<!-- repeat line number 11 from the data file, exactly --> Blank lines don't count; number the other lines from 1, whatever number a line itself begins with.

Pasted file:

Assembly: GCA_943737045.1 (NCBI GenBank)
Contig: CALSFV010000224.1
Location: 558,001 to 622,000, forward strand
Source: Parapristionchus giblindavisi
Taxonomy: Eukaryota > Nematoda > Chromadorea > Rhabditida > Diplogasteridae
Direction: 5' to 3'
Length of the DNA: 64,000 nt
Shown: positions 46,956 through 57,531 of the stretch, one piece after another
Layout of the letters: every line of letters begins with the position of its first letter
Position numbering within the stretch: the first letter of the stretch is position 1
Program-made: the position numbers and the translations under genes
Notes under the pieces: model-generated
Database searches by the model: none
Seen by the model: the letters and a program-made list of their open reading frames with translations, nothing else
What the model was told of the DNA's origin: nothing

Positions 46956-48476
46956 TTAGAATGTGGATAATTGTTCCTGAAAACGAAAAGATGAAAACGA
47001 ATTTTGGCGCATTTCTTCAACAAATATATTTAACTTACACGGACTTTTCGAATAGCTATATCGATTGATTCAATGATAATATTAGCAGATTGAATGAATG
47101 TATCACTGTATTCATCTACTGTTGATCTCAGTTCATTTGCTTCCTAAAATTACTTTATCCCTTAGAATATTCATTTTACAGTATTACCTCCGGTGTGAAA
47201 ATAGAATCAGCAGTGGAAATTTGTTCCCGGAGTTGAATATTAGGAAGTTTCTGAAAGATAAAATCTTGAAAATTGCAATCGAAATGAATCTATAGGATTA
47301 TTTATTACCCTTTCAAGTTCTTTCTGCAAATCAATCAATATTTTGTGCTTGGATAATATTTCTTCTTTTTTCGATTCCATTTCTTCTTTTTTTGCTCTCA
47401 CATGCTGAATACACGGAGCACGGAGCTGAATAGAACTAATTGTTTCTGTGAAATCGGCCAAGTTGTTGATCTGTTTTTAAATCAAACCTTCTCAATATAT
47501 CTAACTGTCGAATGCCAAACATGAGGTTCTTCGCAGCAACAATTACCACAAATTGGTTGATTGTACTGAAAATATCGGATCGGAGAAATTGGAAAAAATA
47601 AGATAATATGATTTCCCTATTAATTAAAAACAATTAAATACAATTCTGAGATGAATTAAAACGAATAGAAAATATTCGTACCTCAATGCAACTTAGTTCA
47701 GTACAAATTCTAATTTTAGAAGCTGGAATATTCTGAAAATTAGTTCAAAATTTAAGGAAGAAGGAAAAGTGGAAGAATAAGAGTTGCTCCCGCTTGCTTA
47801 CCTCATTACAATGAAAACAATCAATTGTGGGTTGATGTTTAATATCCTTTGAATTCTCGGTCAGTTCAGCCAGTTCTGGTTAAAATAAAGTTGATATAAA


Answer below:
Program-made: the position numbers and the translations under genes